Examining the concept of temporal complexity in information systems development

O'Connor, Mairead
Over the past number of decades, information systems development (ISD) has been a central topic within the information systems (IS) field. ISD operates in complex environments, where the main focus for ISD mangers is increasing speed and increasing time to market. While time is a central concept within ISD, studies which explicitly explore time are rare. Instead, time is often ignored and viewed as simple, objective, and quantifiable. Many IS and ISD researchers have called for studies which explore the socially embedded, subjective, and complex aspects of time. Based on the lack of time in ISD research and based on the numerous calls for future research within the area, this doctoral research undertakes three research studies which examines the phenomenon. In each study, the Ancona et al., (2001) temporal complexity framework is used as a theoretical lens. In Study 1, the research focuses on identifying, classifying and analysing temporal complexity in ISD literature. The systematic literature review examines the body of knowledge concerning time in ISD. It is the first literature review that explicitly focuses on time in ISD. It gives direction to researchers and practitioners by pinpointing the exact gaps in the field. Specifically, the systematic literature review contributes to ISD by discovering that there are several major gaps in the literature. Within ISD, the broad, interrelated, and complex concept of time is ignored. Instead, time is largely viewed as objective and simplistic, ignoring other types of time. The temporal characteristics associated with mapping activities to time are often neglected. Further, the actor’s relationship to time is also rarely studied in ISD. Although ISD has been a pillar for IS research for the last number of decades, ISD methodologies such as agile and lean have rarely contributed to time research. In particular, ISD have lacked in contributions to guidelines, lessons learned, and advice/implications. In Study 2, the research focuses on examining the temporal complexity that exists within ISD teams. In particular, ISD flow based teams. It is the first empirical study that explicitly focuses on time in ISD flow. Specifically, the study identifies seven challenges and four recommendations of ISD flow techniques. Practitioners can take these lessons learned and apply them to their own ISD context. The study also develops an extensive roadmap for future research to address the current dearth of solutions in existing literature. These are comprised of 14 research questions which academics can use for future research. In Study 3, the research focuses on examining the temporal complexity that exists within remote ISD workers. In particular, Covid-19 affected remote ISD workers. It is the first empirical study that explicitly focuses on time in Covid-19 affected remote ISD workers. Specifically, the study provides a set of six challenges and four recommendations for Covid-19 affected remote workers. These can be used to assist ISD professionals with temporal complexity management in remote ISD working. Overall, this doctoral research makes specific and distinguishing contributions to ISD research and practice. In terms of contributions to theory, this doctoral research puts forward three studies which show how temporal complexity can be applied to ISD. As a result, this is the first study to present and apply the Ancona et al., (2001) temporal complexity framework to ISD. This is also the first study to systematically examine time in ISD literature. This resulted in a comprehensive review of the current body of knowledge within time in ISD. Furthermore, a research roadmap is provided for future researchers. This gives future researchers direction when applying temporal complexity theory to their own IS or ISD context. In terms of practical implications, this research answered the call to study time in ISD within an empirically grounded setting. This is the first study to examine time in ISD flow. This is also the first study to examine time in Covid-19 affected remote ISD workers. This study provided ISD mangers, ISD teams and ISD individuals with a temporal complexity framework which can be applied to their ISD environment. By examining time in ISD through an empirical examination, a set of challenges and recommendations were developed. ISD practitioners can take these challenges and recommendations and apply lessons learned to their own ISD context. Through these set of lessons learned, practitioners can gain a deeper understanding for how ISD individuals and teams are influenced by and react towards time. Specifically, ISD practitioners can learn from real life, complex and turbulent ISD environments whereby ISD individuals and ISD teams view, organise, behave and perceive time.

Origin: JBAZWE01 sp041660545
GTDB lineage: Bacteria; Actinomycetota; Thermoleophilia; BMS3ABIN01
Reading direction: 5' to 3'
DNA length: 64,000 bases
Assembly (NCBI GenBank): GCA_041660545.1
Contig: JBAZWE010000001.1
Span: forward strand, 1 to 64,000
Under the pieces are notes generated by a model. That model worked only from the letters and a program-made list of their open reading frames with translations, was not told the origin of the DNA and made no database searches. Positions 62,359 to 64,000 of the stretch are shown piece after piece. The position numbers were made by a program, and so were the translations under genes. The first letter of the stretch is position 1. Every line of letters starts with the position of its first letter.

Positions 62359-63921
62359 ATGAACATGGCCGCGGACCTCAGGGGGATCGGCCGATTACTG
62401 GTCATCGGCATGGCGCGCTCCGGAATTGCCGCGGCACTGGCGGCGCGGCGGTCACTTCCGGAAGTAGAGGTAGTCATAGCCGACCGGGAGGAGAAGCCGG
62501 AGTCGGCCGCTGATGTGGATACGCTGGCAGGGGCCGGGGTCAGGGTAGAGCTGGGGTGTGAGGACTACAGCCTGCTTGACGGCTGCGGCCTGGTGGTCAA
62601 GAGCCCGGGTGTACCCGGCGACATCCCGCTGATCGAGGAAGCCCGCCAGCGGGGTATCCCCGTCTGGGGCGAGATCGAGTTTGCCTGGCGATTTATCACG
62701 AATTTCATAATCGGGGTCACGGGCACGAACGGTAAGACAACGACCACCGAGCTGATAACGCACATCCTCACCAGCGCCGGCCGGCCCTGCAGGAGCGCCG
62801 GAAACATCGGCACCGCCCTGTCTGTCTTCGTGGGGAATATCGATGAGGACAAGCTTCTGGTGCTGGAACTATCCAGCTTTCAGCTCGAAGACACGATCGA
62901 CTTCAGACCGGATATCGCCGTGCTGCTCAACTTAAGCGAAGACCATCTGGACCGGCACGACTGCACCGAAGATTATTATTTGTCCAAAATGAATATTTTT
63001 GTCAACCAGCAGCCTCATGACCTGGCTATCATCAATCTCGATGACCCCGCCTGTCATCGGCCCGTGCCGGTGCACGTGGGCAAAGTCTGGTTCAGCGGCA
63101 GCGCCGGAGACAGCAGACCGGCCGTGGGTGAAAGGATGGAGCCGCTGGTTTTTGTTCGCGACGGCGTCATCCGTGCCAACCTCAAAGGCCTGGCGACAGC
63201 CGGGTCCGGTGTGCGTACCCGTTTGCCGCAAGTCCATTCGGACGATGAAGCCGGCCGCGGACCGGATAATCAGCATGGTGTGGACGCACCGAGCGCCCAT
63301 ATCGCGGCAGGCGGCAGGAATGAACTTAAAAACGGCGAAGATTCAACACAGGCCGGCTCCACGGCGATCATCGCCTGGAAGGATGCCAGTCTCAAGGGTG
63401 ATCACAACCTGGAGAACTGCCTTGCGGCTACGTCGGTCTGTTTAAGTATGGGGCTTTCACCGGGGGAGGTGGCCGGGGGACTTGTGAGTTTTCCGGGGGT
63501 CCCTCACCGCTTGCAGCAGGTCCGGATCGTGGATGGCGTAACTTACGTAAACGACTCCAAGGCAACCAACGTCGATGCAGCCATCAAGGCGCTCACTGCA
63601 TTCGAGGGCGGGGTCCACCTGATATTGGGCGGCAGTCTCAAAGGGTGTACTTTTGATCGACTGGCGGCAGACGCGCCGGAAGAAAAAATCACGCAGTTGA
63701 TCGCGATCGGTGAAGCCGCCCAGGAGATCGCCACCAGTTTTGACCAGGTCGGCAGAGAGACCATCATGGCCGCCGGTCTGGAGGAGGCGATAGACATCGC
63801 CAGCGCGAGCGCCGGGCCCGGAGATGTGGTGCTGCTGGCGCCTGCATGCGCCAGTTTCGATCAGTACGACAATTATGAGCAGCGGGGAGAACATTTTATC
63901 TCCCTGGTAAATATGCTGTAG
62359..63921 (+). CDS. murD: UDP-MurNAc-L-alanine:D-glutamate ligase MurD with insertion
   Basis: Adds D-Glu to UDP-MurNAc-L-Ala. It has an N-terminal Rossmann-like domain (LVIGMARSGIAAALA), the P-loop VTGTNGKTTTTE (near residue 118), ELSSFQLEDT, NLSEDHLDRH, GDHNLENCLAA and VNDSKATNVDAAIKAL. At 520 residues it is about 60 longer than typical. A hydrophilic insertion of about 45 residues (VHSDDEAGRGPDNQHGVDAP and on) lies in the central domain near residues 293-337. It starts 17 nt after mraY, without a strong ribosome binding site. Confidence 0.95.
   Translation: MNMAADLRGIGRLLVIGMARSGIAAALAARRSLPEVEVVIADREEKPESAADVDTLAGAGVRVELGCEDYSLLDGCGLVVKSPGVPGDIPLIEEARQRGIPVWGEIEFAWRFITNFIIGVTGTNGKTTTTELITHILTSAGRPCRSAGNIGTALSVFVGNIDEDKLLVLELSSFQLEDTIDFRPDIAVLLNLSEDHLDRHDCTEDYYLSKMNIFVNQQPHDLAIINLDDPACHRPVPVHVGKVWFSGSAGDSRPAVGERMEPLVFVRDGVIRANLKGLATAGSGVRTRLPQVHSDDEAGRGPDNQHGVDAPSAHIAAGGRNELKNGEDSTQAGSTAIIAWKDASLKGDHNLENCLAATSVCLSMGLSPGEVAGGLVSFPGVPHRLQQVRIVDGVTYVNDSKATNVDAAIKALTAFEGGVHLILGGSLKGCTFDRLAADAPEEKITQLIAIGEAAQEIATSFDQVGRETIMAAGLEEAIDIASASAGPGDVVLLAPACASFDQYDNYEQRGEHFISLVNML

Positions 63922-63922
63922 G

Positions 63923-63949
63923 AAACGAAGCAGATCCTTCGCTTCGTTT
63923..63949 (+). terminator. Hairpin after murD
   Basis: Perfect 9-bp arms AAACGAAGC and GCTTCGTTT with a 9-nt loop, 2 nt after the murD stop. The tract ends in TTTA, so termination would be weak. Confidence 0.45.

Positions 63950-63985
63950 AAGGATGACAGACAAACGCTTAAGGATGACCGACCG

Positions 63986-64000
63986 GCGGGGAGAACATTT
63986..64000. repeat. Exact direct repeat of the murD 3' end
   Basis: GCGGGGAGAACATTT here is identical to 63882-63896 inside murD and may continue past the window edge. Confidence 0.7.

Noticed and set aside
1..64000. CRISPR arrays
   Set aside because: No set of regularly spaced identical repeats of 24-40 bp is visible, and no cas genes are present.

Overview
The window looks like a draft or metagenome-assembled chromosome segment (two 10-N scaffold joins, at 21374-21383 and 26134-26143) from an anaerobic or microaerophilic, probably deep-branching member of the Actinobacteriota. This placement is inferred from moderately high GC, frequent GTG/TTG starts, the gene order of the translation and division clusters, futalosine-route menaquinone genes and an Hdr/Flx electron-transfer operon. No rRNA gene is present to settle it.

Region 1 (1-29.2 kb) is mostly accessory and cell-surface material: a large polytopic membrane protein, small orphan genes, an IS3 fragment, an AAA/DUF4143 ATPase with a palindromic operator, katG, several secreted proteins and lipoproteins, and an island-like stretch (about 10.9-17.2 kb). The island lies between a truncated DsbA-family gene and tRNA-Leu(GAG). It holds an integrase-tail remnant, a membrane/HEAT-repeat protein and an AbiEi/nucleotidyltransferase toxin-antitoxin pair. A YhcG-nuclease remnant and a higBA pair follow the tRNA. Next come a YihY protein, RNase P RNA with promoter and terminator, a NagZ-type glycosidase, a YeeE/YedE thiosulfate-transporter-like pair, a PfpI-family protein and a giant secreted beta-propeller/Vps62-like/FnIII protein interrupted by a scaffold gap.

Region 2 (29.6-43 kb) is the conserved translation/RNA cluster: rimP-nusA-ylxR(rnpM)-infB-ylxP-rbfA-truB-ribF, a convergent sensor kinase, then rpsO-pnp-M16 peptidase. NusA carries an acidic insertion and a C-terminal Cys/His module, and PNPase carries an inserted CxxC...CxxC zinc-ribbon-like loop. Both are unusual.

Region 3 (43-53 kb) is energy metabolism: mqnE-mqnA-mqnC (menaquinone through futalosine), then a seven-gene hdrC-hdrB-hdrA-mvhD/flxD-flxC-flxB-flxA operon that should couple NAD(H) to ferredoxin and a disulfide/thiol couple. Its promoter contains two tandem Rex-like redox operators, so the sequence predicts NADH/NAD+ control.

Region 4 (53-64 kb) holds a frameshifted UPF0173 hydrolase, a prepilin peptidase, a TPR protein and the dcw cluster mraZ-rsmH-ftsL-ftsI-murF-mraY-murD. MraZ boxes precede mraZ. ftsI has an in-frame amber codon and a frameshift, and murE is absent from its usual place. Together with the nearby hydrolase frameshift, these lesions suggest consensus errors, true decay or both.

NUI Galway
Publisher DOI
Attribution-NonCommercial-NoDerivs 3.0 Ireland